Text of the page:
First editions & original artwork for sale – in a Good Cause!

If you saw my post about Excalibur a couple of weeks ago you’ll already that I’ve been trying to help drum up some funding for Mossy Hare Productions and their documentary film Behind the Sword in the Stone.

Like many other people (but not enough yet) I’ve made a donation on their Indiegogo page. But while the rewards they’re offering contributors all look highly desirable to a dyed-in-the-wool fan like me, I thought it might be worth adding some of my own. So if a signed photo of Clive Swift isn’t enough to get you hitting the ‘Contribute Now’ button, you can claim signed editions of my books or a piece of my original artwork as well.

All you need to do is make a contribution via the aforementioned Indiegogo page, then forward a copy of your receipt to me at  I’ll then get the item to you as quickly as possible by standard post (air mail if you’re outside the UK).

I do realise that this a bad time of year to be running this – I can’t guarantee posting anything in time for Christmas now, and if you’re anything like me your credit card has just melted from prezzie-buying – but the Indiegogo campaign runs till the 15th January, so hopefully there will be some takers.

I have four items on offer, and they’ll be dished out on a strictly first-come, first-served basis.

UPDATE: All these items have now been sold. Thanks very much to all the generous people who donated to Mossy Hare.  I’ll be doodling, signing and mailing the books early in the New Year.

1. Sorry: SOLD!
 Goblins and Goblins vs Dwarves, signed and doodled in. 

You may have to wait a while for delivery, because my new book Goblins vs Dwarves is so new that it isn’t actually out until next spring (I’d hope to have copies by March). I’ll sign them, dedicate them if you like, and draw an original Reeve goblin (or dwarf) on the title pages.

It’s yours for a donation of  $25 or more. 

 2. Sorry – SOLD!

The Mortal Engines Quartet (AKA Predator Cities), US editions, signed and doodled in.

Unfortunately the only spare copies I have of the UK edition are the new ones with the sub-X-Box covers which nobody likes. But the US paperbacks are lovely (though UK readers should be warned that the spellings have been Americanised, and they call Shrike ‘Grike’).

 These four are the only signed copies currently in existence, and if you like I’ll do a quick doodle of a character of your choice in each book.

Minimum donation of $50

3.   Sorry – SOLD!  Fever Crumb 1st Edition hardback, signed and doodled in.

As with the books above, I’ll draw a character of your choice on the title page. Unlike the ones above it’s a hardback, with a fantastic David Wyatt cover complete with peek-a-boo hole which opens to reveal a huge landscape on the endpapers. It’s also a first edition. It’s therefore quite collectable, and a bit more expensive.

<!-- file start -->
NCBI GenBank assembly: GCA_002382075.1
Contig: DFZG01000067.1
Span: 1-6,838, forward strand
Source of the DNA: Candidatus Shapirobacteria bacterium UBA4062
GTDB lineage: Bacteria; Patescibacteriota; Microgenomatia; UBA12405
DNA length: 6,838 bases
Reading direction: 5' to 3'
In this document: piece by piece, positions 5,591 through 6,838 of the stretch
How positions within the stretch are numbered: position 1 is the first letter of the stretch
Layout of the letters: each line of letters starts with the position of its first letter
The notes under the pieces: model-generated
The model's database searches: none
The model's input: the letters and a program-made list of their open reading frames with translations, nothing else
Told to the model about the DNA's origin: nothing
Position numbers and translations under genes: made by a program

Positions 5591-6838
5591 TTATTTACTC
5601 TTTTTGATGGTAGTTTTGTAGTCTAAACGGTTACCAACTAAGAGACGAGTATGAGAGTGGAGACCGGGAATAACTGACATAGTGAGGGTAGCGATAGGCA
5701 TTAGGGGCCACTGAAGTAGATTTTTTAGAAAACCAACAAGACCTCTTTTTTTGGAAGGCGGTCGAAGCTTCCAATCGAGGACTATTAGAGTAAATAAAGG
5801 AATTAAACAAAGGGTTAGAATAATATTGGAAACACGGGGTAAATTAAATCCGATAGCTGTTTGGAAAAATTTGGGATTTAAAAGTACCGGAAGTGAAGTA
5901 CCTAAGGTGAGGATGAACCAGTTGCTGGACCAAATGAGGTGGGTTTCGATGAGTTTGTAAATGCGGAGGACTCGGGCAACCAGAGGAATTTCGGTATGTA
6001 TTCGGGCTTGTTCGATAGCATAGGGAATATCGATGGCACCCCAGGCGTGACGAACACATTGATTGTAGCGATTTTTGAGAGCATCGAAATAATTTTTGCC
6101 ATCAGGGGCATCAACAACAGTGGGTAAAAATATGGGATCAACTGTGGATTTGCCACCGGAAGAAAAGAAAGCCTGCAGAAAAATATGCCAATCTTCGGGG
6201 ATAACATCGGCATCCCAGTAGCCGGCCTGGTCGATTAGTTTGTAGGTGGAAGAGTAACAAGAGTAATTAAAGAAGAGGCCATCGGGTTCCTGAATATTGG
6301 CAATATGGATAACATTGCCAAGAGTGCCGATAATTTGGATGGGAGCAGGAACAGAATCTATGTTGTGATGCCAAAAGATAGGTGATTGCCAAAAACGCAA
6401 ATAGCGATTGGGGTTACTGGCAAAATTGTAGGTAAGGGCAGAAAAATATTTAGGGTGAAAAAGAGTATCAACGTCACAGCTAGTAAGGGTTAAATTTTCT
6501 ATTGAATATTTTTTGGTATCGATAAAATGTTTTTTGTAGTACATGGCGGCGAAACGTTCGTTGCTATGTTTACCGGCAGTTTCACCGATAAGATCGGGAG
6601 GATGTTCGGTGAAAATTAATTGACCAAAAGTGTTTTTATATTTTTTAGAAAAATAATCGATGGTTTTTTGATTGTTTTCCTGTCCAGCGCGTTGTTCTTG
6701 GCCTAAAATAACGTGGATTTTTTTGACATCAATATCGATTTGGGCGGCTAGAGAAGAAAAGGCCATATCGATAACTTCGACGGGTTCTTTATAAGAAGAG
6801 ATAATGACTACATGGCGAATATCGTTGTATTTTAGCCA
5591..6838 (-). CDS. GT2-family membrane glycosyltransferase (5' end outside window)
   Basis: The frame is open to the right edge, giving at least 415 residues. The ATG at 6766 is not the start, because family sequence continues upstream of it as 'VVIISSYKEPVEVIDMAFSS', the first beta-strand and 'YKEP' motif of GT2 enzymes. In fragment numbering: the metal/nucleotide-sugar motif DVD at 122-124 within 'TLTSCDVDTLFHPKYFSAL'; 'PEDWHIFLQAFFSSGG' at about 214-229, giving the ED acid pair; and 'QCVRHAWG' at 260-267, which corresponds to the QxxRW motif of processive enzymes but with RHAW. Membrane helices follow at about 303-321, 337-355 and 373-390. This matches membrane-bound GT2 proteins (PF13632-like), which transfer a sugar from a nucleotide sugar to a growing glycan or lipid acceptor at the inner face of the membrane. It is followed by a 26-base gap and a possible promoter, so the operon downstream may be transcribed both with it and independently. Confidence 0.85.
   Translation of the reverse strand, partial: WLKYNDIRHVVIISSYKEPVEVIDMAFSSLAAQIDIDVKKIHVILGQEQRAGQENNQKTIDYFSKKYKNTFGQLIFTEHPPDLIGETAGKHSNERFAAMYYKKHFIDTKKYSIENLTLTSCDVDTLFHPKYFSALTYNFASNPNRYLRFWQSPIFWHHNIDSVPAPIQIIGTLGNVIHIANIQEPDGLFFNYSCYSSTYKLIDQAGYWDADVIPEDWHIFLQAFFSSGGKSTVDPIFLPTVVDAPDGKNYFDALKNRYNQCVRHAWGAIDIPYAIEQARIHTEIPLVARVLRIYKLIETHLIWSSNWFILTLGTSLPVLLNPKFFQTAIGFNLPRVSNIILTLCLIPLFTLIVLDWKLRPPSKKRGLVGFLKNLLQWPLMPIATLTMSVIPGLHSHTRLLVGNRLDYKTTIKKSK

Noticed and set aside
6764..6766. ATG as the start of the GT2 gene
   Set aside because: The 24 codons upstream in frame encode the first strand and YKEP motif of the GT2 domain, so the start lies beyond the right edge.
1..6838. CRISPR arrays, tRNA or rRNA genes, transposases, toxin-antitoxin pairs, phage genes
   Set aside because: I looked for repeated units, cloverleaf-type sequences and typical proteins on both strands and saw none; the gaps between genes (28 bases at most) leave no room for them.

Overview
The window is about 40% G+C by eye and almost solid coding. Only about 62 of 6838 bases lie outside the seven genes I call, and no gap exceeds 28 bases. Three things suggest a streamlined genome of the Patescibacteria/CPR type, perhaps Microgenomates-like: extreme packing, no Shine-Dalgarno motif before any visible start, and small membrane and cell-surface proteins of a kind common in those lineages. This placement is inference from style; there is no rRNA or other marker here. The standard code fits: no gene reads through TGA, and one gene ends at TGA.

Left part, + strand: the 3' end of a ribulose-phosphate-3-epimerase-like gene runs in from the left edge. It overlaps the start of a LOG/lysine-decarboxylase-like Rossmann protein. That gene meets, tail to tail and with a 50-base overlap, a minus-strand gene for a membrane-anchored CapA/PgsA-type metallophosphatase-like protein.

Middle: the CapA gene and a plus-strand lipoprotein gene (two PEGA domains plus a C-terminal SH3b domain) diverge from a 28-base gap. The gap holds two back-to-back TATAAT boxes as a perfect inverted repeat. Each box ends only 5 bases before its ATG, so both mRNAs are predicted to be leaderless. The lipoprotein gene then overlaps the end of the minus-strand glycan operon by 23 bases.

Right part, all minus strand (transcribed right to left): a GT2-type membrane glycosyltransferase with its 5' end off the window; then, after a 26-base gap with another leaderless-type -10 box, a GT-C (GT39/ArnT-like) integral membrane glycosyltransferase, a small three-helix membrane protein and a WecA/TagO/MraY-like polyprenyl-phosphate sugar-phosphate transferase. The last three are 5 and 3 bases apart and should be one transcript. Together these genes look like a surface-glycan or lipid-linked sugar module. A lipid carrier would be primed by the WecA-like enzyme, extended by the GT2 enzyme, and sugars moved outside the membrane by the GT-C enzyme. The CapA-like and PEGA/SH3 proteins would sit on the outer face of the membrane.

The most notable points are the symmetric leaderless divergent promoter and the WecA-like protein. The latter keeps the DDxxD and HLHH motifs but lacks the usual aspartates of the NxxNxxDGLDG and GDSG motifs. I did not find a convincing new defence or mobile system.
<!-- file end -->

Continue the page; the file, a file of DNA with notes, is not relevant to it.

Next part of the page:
Minimum donation $100

4. Sorry – SOLD! 
A pen-and-ink drawing of London

Last year Scholastic asked myself and Jeremy Levett to write a short guide to the world of Mortal Engines, which we called The Traction Codex.  I think you can find it attached as a sort of appendix to the ends of the current UK e-book editions, and I’m assured that it will eventually be available as a separate e-book (although it seems to be taking a bizarrely long time and there is still no firm publication date as yet).

Anyway, I did some illustrations for this project, and this is one of them: the only time I’ve managed to draw the Traction City of London and make it look even remotely like the thing that was in my mind’s eye when I wrote the book.  It measures approximately 24.5 x 18.5 cm, and it took flippin’ ages, so I don’t part with it lightly.  I had planned to have it on my office wall, but I’d rather see Behind the Sword in the Stone finished, so I’ll exchange it for a whoppingly generous donation of $800 (about 500 of your British Pounds).

For $75 you can have Four Rusty Knights, a very old picture by me. Details here.

Please don’t approach the Mossy Hare people with queries about these – this is my own initiative, and I’m sure they have enough on their minds already! All queries should be e-mailed to I try to check messages there at least once a day, and will reply as soon as possible.  

My Next Big Thing

I’ve been seeing a lot of  ‘My Next Big Thing’ blogs around lately, but I’d somehow assumed this relay or cascade of blogs was for new authors, who could legitimately claim to have a chance of being the Next Big Thing – that’s not me; I was just a medium-sized thing, ten years ago.